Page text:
While Europe, the U.K. and Australia are well on their way to adopting open banking, in the U.S., sharing banking customers’ data freely and securely with third parties remains uncommon. The pandemic may change that.
Banking customers – particularly small businesses – are increasingly realizing the value of sharing their data amid COVID-19. Benefits can include better understanding of one’s financial position, forecasting cash flow, and quickly applying for loans and government grants.
While some of these tasks are traditionally managed through spreadsheets and manual uploads, the urgency of COVID-19 has revealed the value of electronic and often automated solutions that offer speed, security and accuracy. Whether open banking is led by private sector initiatives (U.S.) or government mandate (U.K.), sharing data via an application programming interface is moving from a “nice to have” to a “must have.”
For example, in the U.K. and Australia, small business accounting platforms automatically receive customer transaction data daily from banks via API. Business owners are accustomed to seeing their transactions imported every morning. This gives them an instant overview of their financial position, makes it easy to track money coming in and going out, and eliminates time spent manually importing data and reconciling transactions.
During the pandemic, this automated data flow is helping to deliver insights that can keep a business solvent. Accounting platforms in recent months have built tools that transform this banking data into a business snapshot. The result is a dashboard of key metrics showing business performance at a glance.
Over time, businesses are learning to identify trends and evaluate their position – including the ability to see how COVID-19 has impacted their revenue compared to the same period last year. This function has been particularly important in Australia, where federal COVID-19 wage subsidies require that an employer submit data that compares their current revenue to before the pandemic.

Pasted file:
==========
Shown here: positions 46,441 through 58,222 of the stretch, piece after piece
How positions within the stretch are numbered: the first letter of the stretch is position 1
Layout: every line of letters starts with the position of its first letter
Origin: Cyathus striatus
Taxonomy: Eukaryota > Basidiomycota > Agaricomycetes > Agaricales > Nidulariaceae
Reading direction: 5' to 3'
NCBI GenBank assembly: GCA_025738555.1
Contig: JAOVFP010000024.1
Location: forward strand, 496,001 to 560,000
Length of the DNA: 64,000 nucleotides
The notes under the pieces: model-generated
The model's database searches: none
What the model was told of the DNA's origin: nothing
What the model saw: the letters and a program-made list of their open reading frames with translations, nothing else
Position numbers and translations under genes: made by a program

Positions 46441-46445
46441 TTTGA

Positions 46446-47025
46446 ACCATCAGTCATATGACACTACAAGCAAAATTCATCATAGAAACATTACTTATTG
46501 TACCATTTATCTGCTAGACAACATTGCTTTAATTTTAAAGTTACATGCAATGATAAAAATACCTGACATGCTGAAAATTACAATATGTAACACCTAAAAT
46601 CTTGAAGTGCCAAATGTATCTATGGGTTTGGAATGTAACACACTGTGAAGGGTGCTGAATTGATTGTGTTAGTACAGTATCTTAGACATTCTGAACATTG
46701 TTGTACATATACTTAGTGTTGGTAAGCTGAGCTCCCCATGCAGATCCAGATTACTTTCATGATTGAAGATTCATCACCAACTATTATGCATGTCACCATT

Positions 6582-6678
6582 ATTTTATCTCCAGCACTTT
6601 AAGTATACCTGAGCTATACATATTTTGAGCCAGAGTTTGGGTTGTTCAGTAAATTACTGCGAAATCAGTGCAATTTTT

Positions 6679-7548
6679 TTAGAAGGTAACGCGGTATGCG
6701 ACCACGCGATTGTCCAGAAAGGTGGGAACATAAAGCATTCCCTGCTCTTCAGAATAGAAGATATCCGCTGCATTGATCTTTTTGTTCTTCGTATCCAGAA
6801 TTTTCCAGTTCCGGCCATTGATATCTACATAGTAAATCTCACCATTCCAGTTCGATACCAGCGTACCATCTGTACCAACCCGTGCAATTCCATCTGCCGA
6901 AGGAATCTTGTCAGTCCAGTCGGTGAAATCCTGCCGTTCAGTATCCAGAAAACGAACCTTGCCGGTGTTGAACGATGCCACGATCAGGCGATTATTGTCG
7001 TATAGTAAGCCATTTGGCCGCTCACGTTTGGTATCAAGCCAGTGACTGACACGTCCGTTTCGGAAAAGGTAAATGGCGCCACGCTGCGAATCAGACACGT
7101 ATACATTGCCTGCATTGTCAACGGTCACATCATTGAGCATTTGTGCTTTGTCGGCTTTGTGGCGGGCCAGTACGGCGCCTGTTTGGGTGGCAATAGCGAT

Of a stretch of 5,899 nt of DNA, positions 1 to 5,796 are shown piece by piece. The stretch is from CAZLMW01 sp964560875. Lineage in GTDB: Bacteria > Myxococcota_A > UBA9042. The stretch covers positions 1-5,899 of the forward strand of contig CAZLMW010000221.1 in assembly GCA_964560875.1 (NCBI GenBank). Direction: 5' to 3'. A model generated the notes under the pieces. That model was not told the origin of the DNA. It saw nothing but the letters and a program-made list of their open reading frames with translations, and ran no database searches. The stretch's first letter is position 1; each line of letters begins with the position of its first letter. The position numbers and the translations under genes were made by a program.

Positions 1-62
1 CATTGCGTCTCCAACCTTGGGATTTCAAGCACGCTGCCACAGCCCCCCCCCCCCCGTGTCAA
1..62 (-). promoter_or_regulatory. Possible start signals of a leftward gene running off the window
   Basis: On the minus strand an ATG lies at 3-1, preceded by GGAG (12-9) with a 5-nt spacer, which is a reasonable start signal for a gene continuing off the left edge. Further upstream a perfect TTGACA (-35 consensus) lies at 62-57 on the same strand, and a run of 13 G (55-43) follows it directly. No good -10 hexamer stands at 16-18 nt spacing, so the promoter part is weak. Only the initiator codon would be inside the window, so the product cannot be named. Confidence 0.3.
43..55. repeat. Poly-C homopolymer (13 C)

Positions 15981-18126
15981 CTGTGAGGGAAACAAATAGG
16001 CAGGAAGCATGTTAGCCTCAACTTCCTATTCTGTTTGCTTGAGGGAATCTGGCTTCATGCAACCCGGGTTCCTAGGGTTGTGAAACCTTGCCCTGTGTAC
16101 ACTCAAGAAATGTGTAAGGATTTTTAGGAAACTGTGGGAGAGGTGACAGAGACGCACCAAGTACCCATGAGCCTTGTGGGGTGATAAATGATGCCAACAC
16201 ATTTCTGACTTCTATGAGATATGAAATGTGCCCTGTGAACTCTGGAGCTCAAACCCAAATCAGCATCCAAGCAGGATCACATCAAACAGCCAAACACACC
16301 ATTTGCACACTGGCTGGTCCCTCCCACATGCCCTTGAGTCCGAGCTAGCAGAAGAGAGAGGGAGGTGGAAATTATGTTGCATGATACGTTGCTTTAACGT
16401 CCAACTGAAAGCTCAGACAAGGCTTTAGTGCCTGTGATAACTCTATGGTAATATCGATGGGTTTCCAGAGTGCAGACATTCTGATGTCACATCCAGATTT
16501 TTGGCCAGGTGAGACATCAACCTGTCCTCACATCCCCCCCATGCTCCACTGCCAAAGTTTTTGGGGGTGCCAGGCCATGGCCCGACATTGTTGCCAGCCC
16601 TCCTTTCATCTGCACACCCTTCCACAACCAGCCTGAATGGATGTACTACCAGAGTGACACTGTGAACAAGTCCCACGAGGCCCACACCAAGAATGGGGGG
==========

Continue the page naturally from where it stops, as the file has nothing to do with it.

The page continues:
Other novel uses of open banking amid COVID-19 concern cash flow. An April survey of U.S. small businesses found that those with less than $10,000 in monthly bills had enough cash on hand to cover only one month of expenses. With this vulnerability in mind, some accounting platforms in European and Asian markets have rolled out cash-flow prediction tools.
For businesses, these applications use data – including bank account information, bills and invoices – to project bank balances 30 days into the future, showing the impact of existing bills and invoices if they’re paid on time. Business owners can work out which invoices they should follow up on and model how their cash flow will change if they pay a bill this week versus next week.
Cash flow crunch
Even the best data can’t overcome a complete lack of revenue, but banking and accounting data, shared via API, can help businesses quickly access the capital they need to stay afloat in truly difficult times.
In the U.K., where open banking has been underway for two years, small businesses can direct banks to share their account data to access loans and government grants. Some private sector lenders offer five-minute application processes for loans of up to £250,000 ($325,000), with the promise of approved funding delivered within 24 hours.
In Australia, open banking was taking only its first steps when COVID-19 appeared. But the nation’s businesses already had some of the world’s most robust direct feeds of bank transaction data, thanks to a decade of integration with cloud-based accounting solutions. Businesses there can apply for unsecured loans of up to A$500,000 ($360,000) from a variety of bank and non-bank lenders by sharing their accounting-platform data, receive a decision within minutes and get funding in as quickly as a day.
In the U.S., banks that offer APIs for sharing data are rarer. We are, however, hearing success stories about the utility of having that data easily accessible. Some advisors have used this information to expedite applications for the federal government’s Paycheck Protection Program, while others are using it to help customers better understand their financial position in real time.
The pandemic’s course from here remains unpredictable, but we know small business owners will need every edge that technology and the free flow of financial information can provide. We expect the demand for open banking to only grow from here, and its benefits to accrue to both the financial sector and the small businesses they serve.
Edward Berks is global executive general manager for financial partnerships at Xero.